Enhanced performance of 3D printed highly elastic strain sensors of carbon nanotube/thermoplastic polyurethane nanocomposites via non-covalent interactions

Dong Xiang, Xuezhong Zhang, Yuntao Li, Eileen Harkin-Jones, Yongfeng Zheng, Lei Wang, Chunxia Zhao, Ping Wang

Research output: Contribution to journalArticle

4 Citations (Scopus)


Strain sensors based on conductive polymer composites have been widely investigated due to their excellent elasticity and sensitivity. Such sensors may be manufactured using additive manufacturing techniques but there are some
challenges to overcome in terms of performance if this technique is to be used. In this work, a high-performance strain sensor of carbon nanotube/thermoplastic polyurethane (CNT/TPU) nanocomposites was printed by fused deposition modeling (FDM), and 1-pyrenecarboxylic acid (PCA) was introduced to non-covalently modify the CNTs and improve the polymer-nanofiller interactions. It is shown that the tensile and electrical properties of the modified composites are increased as a result of more uniform CNT dispersion. The 3D printed sensors demonstrate excellent properties with high gauge factor (GF=117213 at a strain of 250%), large detectable strain (0~250%), good stability (up to 1000 loading/unloading cycles) and wide frequency response range of 0.01~1 Hz. Also, the strain sensing ability of the sensor is greatly improved with the introduction of PCA. The working mechanism of strain sensor was further studied based on the Simmons’ tunneling theory. In addition, the sensor demonstrates the capability to monitor human body movements and voice, showing its potential for applications in intelligent robots and wearable electronics where customizability is demanded.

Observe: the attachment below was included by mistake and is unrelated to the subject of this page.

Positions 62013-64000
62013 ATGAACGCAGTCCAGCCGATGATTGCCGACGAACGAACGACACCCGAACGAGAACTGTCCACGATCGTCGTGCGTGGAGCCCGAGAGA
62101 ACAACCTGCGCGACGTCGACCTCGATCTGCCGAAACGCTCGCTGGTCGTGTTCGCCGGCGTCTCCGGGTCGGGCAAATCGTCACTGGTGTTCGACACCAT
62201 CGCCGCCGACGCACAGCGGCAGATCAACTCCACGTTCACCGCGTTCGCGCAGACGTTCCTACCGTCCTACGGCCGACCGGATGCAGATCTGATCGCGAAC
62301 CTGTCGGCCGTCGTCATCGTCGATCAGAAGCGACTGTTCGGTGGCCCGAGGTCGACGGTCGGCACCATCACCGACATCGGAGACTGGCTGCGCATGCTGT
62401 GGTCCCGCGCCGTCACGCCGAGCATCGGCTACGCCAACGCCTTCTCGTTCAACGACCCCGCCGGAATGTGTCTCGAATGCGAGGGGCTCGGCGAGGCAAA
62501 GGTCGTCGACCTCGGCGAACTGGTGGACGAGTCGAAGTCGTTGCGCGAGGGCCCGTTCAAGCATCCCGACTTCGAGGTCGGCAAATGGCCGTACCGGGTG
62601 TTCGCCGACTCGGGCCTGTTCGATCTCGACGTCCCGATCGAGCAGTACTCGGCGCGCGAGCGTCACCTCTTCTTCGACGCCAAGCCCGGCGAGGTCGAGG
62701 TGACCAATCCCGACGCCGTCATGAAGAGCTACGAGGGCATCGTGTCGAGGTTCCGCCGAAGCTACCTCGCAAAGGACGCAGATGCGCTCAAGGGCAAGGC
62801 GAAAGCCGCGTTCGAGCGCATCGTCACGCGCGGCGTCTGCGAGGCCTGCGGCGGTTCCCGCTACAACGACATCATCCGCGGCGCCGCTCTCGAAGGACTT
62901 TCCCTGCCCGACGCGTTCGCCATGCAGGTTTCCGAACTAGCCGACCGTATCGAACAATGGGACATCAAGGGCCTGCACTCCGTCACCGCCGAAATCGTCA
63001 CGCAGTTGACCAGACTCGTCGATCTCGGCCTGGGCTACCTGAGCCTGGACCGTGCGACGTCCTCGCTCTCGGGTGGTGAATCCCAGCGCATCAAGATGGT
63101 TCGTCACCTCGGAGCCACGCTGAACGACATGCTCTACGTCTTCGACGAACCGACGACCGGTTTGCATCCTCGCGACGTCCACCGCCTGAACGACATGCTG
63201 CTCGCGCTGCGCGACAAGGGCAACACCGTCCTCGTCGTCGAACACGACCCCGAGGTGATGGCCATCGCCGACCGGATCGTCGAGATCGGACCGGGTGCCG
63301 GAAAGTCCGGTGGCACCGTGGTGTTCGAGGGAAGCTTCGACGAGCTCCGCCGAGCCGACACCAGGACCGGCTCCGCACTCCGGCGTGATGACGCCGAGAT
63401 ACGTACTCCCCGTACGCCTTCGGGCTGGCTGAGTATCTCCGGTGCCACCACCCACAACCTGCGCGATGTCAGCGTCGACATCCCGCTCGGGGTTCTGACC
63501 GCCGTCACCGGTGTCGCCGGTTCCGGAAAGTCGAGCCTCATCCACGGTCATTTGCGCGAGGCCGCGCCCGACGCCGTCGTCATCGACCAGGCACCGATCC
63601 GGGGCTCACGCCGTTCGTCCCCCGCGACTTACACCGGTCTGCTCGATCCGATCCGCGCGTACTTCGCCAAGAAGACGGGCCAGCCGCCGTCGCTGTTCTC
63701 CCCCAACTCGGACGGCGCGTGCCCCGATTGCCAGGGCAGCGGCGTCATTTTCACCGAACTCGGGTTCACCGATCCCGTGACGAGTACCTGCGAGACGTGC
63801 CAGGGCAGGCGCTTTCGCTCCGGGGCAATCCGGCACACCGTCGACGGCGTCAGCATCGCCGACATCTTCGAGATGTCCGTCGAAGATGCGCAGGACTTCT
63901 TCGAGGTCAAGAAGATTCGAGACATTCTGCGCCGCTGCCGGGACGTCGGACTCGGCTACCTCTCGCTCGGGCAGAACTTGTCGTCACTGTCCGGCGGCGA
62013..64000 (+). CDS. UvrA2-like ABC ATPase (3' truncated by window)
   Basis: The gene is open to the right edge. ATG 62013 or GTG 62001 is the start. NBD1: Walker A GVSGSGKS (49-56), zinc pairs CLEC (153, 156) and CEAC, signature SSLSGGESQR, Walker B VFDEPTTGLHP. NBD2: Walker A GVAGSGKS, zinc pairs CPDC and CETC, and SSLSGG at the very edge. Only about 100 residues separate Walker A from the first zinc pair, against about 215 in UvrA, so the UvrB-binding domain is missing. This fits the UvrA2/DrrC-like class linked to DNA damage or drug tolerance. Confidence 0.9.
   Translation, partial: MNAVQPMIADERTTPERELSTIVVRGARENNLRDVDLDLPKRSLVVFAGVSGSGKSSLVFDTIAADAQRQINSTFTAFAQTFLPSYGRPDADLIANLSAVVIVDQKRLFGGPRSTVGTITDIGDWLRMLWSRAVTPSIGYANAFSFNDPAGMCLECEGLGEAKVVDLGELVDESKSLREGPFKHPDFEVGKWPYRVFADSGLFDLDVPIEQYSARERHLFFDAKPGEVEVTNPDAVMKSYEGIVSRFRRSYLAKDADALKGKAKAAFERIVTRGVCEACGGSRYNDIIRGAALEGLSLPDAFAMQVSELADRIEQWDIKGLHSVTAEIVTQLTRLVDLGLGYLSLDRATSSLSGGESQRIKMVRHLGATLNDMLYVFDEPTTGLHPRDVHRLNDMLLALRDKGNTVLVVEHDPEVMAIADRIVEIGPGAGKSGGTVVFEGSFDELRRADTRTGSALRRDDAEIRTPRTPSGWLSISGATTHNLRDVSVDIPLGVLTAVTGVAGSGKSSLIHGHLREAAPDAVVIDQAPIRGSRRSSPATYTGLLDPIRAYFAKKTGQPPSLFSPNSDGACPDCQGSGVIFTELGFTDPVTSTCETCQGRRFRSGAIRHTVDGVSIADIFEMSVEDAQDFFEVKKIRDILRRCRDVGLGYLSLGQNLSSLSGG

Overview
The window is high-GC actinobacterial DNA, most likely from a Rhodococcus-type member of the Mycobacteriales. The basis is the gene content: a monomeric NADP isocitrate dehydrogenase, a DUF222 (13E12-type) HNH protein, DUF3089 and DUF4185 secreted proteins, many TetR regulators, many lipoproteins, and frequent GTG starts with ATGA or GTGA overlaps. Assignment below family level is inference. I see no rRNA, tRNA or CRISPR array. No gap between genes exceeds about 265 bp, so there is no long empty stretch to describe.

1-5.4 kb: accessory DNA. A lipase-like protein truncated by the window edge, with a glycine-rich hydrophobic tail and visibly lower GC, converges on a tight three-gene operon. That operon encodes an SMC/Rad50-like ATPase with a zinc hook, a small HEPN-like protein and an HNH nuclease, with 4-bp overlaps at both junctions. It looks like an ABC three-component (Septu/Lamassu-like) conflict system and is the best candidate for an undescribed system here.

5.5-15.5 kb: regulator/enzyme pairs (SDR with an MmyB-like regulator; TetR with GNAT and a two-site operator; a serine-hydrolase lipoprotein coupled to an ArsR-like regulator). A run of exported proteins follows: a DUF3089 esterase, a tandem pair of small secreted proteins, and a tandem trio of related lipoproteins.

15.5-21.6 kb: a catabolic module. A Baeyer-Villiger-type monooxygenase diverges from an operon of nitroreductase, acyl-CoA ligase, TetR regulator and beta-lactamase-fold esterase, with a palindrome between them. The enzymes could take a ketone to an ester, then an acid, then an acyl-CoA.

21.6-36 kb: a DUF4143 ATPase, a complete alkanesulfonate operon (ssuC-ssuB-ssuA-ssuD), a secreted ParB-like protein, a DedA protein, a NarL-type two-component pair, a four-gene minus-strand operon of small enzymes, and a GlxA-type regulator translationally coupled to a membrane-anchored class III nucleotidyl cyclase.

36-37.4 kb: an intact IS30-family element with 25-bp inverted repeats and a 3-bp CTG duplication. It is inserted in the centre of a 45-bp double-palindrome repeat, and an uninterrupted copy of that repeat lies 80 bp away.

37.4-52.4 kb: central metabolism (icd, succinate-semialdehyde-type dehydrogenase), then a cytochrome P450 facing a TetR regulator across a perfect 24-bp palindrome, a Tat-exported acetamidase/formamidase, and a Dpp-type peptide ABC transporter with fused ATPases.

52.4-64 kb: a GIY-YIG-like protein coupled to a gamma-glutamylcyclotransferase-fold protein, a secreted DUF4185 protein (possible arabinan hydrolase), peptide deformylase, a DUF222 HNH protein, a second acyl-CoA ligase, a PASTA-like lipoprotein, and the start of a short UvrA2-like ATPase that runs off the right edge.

Original languageEnglish
Article number107250
Pages (from-to)107250
Number of pages12
JournalComposites Part B: Engineering
Early online date8 Aug 2019
Publication statusPublished - 1 Nov 2019



  • 3d printing
  • Interfacial interactions
  • Sensor
  • Carbon nanotubes
  • Polymer nanocomposites
  • 3D printing

Cite this